The most numerous grebe species in the world, the Eared Grebe has a somewhat scattered and variable breeding distribution from one year to the next, though it has predictable post-breeding movements. These Eared Grebe migrations take place at night.
When gorging on brine shrimp in the fall, the Eared Grebe’s wing muscles diminish to the point where they can’t fly, and their digestive organs increase to help take on the abundant food. This process reverses in time for the next migration.
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Description of the Eared Grebe
The Eared Grebe is a small swimming and diving bird with a compact body, medium length neck, somewhat large head, and a very thin, pointed bill. Breeding birds have a blackish head with a large, bold, golden yellow patch fanning out behind each eye, a black neck and upperparts, and reddish flanks. Length: 13 in. Wingspan: 16 in.
Seasonal change in appearance
Winter birds have a black cap, black or dusky cheeks, mostly dark or dusky foreneck and dark gray hindheck, and grayish upperparts with whitish flanks.
Juveniles resemble winter adults.
Eared Grebes breed on lakes and ponds with emergent vegetation, and winter lakes and salt bays in the southern and western U.S. They are less coastal than the Horned Grebe.
Eared Grebes dive to capture aquatic prey, primarily insects and crustaceans.
Eared Grebes have legs set far back on their bodies, a position that is good for swimming but poor for walking on land. To take flight they must have a running start, paddling furiously through the water while flapping their wings. They are usually seen swimming on the surface, and frequently diving in search of prey.
Eared Grebes breed across parts of western Canada and the western U.S. They winter primarily along the Pacific Coast and in inland waters of the southwestern and south central U.S. They are relatively rare in the eastern U.S. Horned Grebes may be stable, although their population is not well measured.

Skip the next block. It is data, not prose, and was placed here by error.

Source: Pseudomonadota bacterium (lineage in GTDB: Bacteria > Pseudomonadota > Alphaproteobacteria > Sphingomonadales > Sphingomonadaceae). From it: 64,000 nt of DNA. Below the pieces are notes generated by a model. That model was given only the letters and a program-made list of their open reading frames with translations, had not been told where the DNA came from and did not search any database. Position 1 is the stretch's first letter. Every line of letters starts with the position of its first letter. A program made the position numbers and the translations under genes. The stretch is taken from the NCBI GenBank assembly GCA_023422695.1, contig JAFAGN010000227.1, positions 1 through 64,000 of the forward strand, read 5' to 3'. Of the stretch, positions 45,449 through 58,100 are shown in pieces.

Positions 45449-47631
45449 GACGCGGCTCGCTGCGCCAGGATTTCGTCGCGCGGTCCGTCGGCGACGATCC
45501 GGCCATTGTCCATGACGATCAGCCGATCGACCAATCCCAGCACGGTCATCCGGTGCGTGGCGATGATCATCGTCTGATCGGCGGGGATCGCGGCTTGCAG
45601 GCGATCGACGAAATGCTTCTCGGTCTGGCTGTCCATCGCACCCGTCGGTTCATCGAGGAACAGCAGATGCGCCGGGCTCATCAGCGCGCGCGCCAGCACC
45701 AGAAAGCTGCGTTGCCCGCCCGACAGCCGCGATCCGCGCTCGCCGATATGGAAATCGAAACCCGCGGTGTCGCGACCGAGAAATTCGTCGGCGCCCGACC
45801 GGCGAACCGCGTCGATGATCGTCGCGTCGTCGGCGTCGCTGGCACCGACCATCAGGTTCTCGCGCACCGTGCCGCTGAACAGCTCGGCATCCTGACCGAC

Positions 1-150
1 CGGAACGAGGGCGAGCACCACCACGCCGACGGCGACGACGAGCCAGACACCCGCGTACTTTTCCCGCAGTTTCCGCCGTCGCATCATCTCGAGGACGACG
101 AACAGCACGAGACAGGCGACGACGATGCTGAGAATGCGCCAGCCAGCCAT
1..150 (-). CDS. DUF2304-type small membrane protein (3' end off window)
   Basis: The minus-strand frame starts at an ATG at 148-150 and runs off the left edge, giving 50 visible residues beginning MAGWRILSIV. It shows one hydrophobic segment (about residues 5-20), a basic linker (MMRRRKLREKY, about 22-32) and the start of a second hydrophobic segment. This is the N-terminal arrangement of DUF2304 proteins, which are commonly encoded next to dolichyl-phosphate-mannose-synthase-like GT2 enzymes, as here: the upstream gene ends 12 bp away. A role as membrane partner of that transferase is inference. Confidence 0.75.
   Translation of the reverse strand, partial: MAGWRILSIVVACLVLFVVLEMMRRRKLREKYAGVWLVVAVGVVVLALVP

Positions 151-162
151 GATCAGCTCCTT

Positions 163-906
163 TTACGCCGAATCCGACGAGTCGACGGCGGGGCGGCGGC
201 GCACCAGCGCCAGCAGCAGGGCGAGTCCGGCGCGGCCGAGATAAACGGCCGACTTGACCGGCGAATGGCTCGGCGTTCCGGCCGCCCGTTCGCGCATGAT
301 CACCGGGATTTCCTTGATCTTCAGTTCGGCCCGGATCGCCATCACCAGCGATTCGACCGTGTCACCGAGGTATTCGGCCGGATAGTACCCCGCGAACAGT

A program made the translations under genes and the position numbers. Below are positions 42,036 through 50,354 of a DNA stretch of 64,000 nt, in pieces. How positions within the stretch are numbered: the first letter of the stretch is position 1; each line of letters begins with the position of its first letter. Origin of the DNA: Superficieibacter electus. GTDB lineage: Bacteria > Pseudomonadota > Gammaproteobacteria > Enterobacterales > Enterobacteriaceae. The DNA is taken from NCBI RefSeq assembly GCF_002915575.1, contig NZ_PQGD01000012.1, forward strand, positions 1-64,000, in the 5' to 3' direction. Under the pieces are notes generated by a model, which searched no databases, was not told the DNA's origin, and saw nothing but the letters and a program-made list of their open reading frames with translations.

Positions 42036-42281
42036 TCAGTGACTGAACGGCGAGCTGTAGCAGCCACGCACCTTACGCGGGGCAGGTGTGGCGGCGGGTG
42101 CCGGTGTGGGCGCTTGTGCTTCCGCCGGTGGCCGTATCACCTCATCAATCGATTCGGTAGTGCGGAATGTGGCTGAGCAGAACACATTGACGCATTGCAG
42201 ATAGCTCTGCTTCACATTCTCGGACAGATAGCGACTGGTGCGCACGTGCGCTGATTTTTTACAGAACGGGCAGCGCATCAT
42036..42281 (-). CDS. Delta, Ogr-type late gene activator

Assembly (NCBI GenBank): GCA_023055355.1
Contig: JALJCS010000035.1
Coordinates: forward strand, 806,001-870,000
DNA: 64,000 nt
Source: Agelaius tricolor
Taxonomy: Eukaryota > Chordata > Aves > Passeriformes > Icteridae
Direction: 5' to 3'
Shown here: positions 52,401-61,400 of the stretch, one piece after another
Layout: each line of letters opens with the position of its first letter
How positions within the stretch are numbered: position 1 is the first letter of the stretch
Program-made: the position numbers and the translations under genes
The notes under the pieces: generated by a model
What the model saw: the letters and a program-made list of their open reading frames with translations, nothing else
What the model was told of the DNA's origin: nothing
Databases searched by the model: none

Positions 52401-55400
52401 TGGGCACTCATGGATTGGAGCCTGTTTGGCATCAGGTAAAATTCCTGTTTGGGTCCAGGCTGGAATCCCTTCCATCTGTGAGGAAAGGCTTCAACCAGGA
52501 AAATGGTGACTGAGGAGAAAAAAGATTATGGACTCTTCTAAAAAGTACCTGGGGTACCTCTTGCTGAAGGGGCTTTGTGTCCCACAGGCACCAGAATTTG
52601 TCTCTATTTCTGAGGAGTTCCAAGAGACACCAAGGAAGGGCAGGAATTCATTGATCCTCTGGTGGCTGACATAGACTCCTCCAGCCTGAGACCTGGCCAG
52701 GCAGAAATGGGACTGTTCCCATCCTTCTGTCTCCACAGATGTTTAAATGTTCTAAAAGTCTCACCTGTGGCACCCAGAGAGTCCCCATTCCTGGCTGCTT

The shape of a bird’s wing is often an indication of its habits and behavior. Fast flying birds have long, pointed wings. Soaring birds have long, broad wings. Different songbirds will have a slightly different wing shape. Some species look so much alike (Empidonax flycatchers) that scientists sometimes use the length of specific feathers to confirm a species’ identification.
Wing images from the University of Puget Sound, Slater Museum of Natural History
A Eared Grebe courtship display involves a pair racing vertically across the water with wings partly spread open.
Nearly the entire population of Eared Grebes makes a post-breeding migration to a hypersaline lake such as Great Salt Lake, Mono Lake, or the Salton Sea to feed on brine shrimp.
Young Eared Grebes often ride on their swimming parents’ backs.
The Eared Grebe’s song is a squeaky whistle, recalling that of the Sora. Calls include a series of shrill cries.
Horned Grebes have thicker bills, a reddish neck in summer or a whitish foreneck in winter, and white cheeks in winter.
The nest is a floating pile of plant material placed in shallow water.
Number: Usually lay 3-5 eggs.
Color: Whitish and often stained by nest material.
Incubation and fledging:
The young hatch at about 21 days, and leave the nest shortly after hatching, though they continue to associate with the adults for several weeks.
Bent Life History of the Eared Grebe
The Bent life history will be added soon.